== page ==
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After Clinton

September 4, 1998

Let's say Clinton resigns or is impeached. The tragedy is that he'll be replaced. A better idea: leave the office empty. Call off the 2000 election, and declare Clinton the last president. The presidency has become a drain on our economy, our culture, and our national life. We'd be better off without it.

At this point, the very institution is inseparable from words like deception, corruption, betrayal, and abuse of power. If the presidency had to survive a market test, it would be bankrupt. If it were a non-profit organization, it would be shut down by the courts. If it were a religious institution, it would be denounced as a haven for hucksters.

Let's disabuse ourselves of the myth that the next inhabitant will be a clean-living, truth-telling, promise-keeping statesman. He won't. The office itself, embodying more power than any mere mortal should have, attracts and brings out the worst in a person. When was the last time a president didn't disappoint?

It's not the man; it's the office. Everywhere the president goes, he's doted on like some third-world autocrat. He's told by pundits that the national soul resides in his very person. He's convinced that he is "leader of the free world," even while the government he heads conspires every day to take away freedom. He knows that "history" is kindest to presidents who start wars, centralize the economy, and generally run roughshod over the democratic process, so he aspires to be like them.

The presidency is the head of a vast bureaucratic empire with trillions of dollars to pass out. And we are surprised when the political appointees get entangled in conspiracy and graft? That's what politics is about. That's what power is about. That's what the presidency is about.

The office obeys no rule of law. The presidency allows a person to order up bombings on foreign medicine factories on a whim. Worse, it grants the power to issue executive orders that contradict the Constitution, to bail out foreign governments it likes and impose sanctions on those it doesn't. It's the office that permits one man to H-bomb the world, if he's so inclined.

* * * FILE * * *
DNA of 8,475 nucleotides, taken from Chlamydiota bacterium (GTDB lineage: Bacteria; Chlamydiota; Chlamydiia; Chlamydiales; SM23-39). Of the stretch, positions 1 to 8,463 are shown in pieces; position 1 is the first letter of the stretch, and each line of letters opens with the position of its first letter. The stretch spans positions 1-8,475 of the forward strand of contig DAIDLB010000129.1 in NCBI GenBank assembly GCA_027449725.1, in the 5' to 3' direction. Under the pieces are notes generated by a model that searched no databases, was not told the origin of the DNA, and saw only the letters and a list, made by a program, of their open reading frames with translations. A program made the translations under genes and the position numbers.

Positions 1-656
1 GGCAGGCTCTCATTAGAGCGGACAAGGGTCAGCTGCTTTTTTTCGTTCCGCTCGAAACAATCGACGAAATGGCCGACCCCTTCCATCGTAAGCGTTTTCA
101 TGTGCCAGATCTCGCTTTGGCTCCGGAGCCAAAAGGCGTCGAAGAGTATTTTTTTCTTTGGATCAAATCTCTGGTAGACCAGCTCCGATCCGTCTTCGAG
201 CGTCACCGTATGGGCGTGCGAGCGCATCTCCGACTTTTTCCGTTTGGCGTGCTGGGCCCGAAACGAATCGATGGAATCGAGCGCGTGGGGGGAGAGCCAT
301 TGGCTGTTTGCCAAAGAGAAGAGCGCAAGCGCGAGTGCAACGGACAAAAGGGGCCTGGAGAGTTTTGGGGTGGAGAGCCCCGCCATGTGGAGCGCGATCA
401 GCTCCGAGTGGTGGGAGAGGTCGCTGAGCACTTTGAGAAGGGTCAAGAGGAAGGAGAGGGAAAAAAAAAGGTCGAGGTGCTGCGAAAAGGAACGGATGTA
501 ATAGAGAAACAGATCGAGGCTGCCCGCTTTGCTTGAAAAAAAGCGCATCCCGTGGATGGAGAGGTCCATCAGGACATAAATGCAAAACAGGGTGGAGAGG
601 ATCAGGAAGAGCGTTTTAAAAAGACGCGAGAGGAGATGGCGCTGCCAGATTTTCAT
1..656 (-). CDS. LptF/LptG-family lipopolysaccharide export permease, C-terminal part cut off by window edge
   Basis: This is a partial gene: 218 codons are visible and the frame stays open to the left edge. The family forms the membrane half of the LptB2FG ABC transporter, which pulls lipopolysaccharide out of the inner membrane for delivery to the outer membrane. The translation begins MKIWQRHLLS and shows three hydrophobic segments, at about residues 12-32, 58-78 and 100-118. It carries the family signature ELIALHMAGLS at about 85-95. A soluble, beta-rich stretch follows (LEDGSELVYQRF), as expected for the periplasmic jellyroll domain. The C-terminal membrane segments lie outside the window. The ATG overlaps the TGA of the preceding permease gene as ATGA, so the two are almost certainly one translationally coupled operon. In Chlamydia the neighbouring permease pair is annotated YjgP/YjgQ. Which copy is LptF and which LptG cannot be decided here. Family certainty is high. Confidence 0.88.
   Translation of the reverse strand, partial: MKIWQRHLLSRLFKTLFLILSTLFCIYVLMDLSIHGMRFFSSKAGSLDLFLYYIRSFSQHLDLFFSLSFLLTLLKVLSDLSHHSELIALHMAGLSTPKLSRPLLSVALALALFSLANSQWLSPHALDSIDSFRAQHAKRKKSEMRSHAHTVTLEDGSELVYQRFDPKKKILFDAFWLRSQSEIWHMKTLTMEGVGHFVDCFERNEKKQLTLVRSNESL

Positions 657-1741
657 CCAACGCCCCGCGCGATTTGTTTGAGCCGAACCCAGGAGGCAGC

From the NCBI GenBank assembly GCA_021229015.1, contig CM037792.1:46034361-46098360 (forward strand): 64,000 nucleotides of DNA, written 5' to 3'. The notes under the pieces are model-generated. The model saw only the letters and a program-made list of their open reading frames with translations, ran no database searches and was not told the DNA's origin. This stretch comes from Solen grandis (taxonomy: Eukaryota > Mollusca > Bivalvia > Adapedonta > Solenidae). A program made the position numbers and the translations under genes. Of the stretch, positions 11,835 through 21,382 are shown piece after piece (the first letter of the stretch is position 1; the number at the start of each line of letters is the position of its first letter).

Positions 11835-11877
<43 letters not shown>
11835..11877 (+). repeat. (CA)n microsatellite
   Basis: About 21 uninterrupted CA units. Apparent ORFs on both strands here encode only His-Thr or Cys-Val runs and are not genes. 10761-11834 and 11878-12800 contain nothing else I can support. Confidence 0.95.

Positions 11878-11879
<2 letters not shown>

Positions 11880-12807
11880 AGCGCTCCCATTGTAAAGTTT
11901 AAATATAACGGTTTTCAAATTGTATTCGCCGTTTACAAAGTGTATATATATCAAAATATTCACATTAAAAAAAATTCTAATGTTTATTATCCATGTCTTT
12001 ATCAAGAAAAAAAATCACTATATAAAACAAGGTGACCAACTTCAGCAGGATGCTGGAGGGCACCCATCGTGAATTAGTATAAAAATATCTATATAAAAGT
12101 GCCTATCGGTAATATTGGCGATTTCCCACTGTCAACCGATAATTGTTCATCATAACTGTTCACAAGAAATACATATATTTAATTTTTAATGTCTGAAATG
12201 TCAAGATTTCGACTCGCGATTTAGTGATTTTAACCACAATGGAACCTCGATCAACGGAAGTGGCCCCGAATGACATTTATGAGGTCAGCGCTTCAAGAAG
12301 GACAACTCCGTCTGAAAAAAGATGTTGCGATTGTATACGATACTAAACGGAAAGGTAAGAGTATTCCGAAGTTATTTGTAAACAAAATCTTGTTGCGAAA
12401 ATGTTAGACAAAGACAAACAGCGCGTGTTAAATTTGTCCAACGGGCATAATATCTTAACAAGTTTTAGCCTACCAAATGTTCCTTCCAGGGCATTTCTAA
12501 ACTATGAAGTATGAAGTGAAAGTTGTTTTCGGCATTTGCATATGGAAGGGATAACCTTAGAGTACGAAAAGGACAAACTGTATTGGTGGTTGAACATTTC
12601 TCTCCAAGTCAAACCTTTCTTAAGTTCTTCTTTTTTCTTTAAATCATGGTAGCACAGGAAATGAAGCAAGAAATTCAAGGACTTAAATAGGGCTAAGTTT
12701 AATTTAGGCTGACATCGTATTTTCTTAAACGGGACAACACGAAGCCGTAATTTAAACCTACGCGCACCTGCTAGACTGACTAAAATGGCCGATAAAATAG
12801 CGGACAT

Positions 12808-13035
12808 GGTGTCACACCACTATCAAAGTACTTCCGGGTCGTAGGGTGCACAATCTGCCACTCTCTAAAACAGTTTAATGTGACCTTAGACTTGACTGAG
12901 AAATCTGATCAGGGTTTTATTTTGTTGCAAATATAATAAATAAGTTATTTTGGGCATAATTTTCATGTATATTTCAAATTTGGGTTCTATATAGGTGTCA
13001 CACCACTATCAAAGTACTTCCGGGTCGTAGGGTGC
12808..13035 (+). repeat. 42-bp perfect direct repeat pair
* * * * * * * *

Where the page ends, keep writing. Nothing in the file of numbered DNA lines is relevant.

No one should have such power, especially not in a country conceived in liberty. Yet the abuses began soon after the Constitution was ratified. Even the first president sent out the troops to kill tax resisters. So the office"grew" and conformed to the power ambitions of the men who held it.

It took less than a century before a president saw himself as occupying a holy office in the national church, an office whose piety and purity was perfected in wartime. Thus began a long line of tyrants-in-waiting.

We still see remnants of this thinking in places like North Korea and Cuba, where the presidents declare themselves to be "great leaders." Thank goodness the rest of the world has moved on. We know that the state is a vast enterprise for declaring all sorts of things legal for itself that would be illegal for us, such as burning down religious communities, extorting and bribing businesses, and skimming off a third of people's income without their permission.

After the failures of a century and more of presidential omnipotence, what's left for the office to do? Socialize heath care? Forget it. Negotiate trade deals? Private business does that already. Conduct a "summit" in Moscow? What a joke. Clinton says he can't be distracted from "the nation's business," when we are all much better off if he is. The nation's business is freedom, not obedience to the Maximum Leader.

The other day, Madeline Albright said the presidency could conduct the "war of the future" against "terrorists." Is she serious? That's a line from "Wag the Dog," when a political consultant explains to a CIA bureaucrat why the military must be used to fool and distract the people.

If Clinton is forced to hit the road, let's just leave the office vacant. After a year or two of freedom from the presidency, we'll all realize we're better off without one. Think about all the money that won't be sucked down the election rathole. The candidates can stay in the private sector, producing things for people instead of taking things from them. There will be no more presidential "role models" to corrupt our kids.

Let's apply the real lessons of the recent presidential meltdown, and just call the whole thing off.


Llewellyn H. Rockwell, Jr., is president of the Ludwig von Mises Institute in Auburn, Alabama.

Note: The views expressed on Mises.org are not necessarily those of the Mises Institute.

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